The Best Deadline Trade of the American League

When the New York Yankees grew concerned about their rotation for the rest of the season, they made a pretty big move to get J.A. Happ from the Blue Jays. In Brandon Drury, they traded a young player with success at the major-league level. Eric Longenhagen and Kiley McDaniel ranked Drury the fifth-best minor leaguer traded at the deadline. The club also gave up Billy McKinney, who ended up 19th on the same list. It wasn’t an inconsequential deal.

Happ has been everything the team could’ve hoped for. He’s recorded a 3.95 FIP and 2.37 ERA since joining the Yankees. He’s been worthy roughly half a win. He looks like he’ll be an asset for a team that’s bound for some kind of postseason play. He’s also not even the top-performing pitcher his own club acquired at the deadline.

Rather it’s Lance Lynn who has put up the best park-adjusted FIP of any pitcher acquired at the trade deadline — including Cole Hamels — as the following table indicates.

Notable Starter Trade-Deadline Acquisitions
Name Team IP WAR K% BB% ERA- FIP-
Lance Lynn Yankees 31.2 1.2 27.7 % 6.6 % 92 47
Cole Hamels Cubs 39.0 1.4 25.7 % 7.4 % 17 55
Kevin Gausman Braves 32.0 0.8 18.0 % 5.7 % 42 72
J.A. Happ Yankees 24.1 0.6 30.3 % 7.1 % 60 81
Nathan Eovaldi Red Sox 25.0 0.6 13.7 % 3.4 % 114 82
Chris Archer Pirates 22.1 0.2 22.4 % 8.4 % 162 116
Numbers as of August 30.

Cole Hamels has been fantastic, but when you factor in both Yankee Stadium and the American League, he’s produced the better fielding-independent numbers. (With his edge in innings, Hamels’ has recorded a higher WAR.) Nor is it just against trade acquisitions that Lynn fares well. Here are the top pitchers by WAR this month.

Best MLB Pitchers in August
Jacob deGrom Mets 43.2 1.24 1.33 2.2
Carlos Carrasco Indians 39.0 1.85 1.72 1.7
Patrick Corbin D-backs 33.1 2.70 1.36 1.6
German Marquez Rockies 34.0 2.12 2.07 1.4
Cole Hamels Cubs 39.0 0.69 2.29 1.4
Clayton Kershaw Dodgers 35.0 2.06 2.27 1.2
Lance Lynn Yankees 31.2 3.98 2.02 1.2
Gerrit Cole Astros 29.1 4.30 1.93 1.2
Aaron Nola Phillies 34.0 1.06 2.45 1.2
Zack Wheeler Mets 33.0 1.09 2.40 1.1
Numbers as of August 30.

What you find here is a bunch of aces, plus German Marquez, Zack Wheeler, and Lynn. It’s hard not to notice the disconnect between Lynn’s FIP and ERA. Consider his start on August 22, where Lynn was cruising through five shutout innings before giving up five runs in the sixth. The Yankees bullpen had gone long the night before in a 12-inning game. If that hadn’t happened, Lynn might not have been asked to pitch the sixth inning, an inning in which two of the five runners who scored had reached base via infield hits, another runner scored after Lynn’s departure, and a fly ball left the yard that — by launch angle and exit velocity — has done so on 12% of occasions. This is not to make excuses for Lynn failing to last beyond the fifth inning, but to point out how easily a 2.59 ERA can turn into a 3.98 ERA with a bit of bad luck.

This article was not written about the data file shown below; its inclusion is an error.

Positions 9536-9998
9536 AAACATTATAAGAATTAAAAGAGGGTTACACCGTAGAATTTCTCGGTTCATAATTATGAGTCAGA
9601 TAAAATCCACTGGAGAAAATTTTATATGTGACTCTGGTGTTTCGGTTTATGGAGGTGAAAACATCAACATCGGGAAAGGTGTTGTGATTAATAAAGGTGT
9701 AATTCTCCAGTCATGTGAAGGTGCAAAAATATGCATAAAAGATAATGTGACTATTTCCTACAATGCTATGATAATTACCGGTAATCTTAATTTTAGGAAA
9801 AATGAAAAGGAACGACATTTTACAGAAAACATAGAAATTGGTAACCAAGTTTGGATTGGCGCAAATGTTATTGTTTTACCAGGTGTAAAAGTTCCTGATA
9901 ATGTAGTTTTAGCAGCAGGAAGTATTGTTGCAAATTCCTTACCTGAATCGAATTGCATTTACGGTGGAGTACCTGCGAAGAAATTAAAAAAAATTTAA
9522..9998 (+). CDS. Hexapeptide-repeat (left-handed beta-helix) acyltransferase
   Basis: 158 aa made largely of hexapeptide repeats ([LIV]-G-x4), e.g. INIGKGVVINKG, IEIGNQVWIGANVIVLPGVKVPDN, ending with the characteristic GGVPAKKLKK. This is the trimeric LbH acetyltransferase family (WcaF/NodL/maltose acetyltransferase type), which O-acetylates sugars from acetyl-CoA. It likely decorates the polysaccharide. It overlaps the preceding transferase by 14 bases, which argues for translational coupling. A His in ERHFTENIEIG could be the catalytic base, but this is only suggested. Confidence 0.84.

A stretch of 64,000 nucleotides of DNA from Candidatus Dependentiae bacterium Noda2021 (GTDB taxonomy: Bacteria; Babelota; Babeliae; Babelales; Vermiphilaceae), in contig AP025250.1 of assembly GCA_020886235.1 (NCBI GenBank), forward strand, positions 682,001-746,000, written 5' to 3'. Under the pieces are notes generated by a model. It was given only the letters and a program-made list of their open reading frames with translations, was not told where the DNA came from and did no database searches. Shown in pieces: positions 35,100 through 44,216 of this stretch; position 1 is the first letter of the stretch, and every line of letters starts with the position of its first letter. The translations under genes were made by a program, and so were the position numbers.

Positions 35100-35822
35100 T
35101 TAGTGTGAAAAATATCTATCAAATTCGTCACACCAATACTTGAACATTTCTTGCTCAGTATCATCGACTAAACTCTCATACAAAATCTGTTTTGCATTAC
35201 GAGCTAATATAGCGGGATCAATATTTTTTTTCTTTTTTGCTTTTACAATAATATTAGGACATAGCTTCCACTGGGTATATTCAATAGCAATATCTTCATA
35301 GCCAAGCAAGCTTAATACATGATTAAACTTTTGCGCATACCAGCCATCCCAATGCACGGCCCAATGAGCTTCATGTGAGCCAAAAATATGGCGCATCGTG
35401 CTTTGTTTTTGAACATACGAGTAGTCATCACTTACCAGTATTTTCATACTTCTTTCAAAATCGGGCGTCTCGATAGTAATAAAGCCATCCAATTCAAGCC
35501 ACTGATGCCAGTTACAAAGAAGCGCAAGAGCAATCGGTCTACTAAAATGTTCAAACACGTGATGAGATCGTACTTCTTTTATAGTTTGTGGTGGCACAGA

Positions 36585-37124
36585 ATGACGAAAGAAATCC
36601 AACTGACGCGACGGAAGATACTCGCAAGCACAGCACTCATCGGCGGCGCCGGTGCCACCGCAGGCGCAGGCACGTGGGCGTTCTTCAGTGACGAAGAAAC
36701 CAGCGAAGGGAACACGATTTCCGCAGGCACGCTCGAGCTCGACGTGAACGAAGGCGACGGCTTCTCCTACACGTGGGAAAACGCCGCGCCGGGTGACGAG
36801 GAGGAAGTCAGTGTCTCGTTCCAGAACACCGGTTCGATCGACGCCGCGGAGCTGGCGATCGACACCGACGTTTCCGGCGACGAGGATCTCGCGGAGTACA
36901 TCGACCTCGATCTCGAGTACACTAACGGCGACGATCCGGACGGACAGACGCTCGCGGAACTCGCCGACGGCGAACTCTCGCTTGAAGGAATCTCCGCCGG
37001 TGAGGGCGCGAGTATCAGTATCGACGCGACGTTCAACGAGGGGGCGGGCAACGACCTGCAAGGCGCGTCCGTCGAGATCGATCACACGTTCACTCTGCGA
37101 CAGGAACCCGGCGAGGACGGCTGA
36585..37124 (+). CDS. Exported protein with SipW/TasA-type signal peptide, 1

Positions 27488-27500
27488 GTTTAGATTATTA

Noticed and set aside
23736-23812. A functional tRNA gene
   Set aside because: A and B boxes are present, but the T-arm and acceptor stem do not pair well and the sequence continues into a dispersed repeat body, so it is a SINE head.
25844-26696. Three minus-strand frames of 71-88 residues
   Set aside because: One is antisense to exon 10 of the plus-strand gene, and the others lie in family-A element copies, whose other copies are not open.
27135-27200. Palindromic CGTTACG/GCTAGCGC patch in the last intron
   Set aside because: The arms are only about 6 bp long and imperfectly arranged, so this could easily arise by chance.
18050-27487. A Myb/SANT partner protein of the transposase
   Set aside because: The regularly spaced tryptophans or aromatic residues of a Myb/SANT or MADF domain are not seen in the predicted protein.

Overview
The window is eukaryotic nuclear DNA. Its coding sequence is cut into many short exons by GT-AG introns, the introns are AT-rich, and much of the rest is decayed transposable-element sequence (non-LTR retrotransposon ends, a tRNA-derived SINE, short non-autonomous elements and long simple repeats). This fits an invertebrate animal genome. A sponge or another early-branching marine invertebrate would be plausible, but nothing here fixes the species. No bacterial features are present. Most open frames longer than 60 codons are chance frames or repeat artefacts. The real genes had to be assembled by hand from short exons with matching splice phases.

Lynn has a .371 BABIP in his time with the Yankees, but this seems to be a product of bad luck, too. Baseball Savant’s xwOBA metric indicates that Lynn has been one of the better pitchers in baseball over the past month after accounting for quality of contact.

Best MLB Pitchers
by xwOBA, August
Player xwOBA
Max Scherzer .223
Jacob deGrom .236
Jack Flaherty .239
Zack Wheeler .245
Blake Snell .245
Lance Lynn .245
Clayton Kershaw .247
Kyle Hendricks .252
CC Sabathia .253
Carlos Carrasco .256
Numbers as of August 30.

What the FIP, xwOBA, strikeouts, walks –and even the ERA is above average — all seem to say is that Lance Lynn has been pitching pretty well for the Yankees. The question that arises is what Lynn might doing differently to get these better results. His velocity isn’t any different. His pitch types are the same:

Lance Lynn Pitch Usage
Team FA% FC% SI% CH% SL% CU%
Twins 43.8 % 10.6 % 33.2 % 2.5 % 0.7 % 9.1 %
Yankees 45.6 % 9.5 % 32.7 % 1.2 % 2.5 % 8.5 %

His plate discipline and first strike numbers aren’t too far off, either.

Lance Lynn Pitch Info Plate Discipline
Team O-Swing% Z-Swing% Swing% O-Contact% Z-Contact% Contact% Zone% First Stk %
Twins 27.7 % 67.8 % 45.4 % 63.2 % 85.3 % 77.8 % 44.1 % 54.4 %
Yankees 28.2 % 70.6 % 49.2 % 60.7 % 87.4 % 79.7 % 49.5 % 51.8 %

It does look like Lynn is pitching more in the zone, which would help explain how he cut his walks in half from 13.2% with Minnesota to 6.6% with the Yankees. One might think that a reduction in walks might not also coincide with an increase in strikeouts and decreased home runs, but that is what has happened.

According to the data, Lynn is throwing his cutter a bit more to lefties, and he’s now locating it more often down and in — as opposed to the middle of the plate like he was in Minnesota. That’s not going to amount to much, necessarily — we are talking about a pitch to one side that’s only been thrown 56 times all year — but it’s something. It does also look as though he’s elevating his fastball a bit more against righties, as seen by the heat maps below (from the pitcher’s view).

He’s also not challenging lefties with his fastball as much, either (also from pitcher’s view).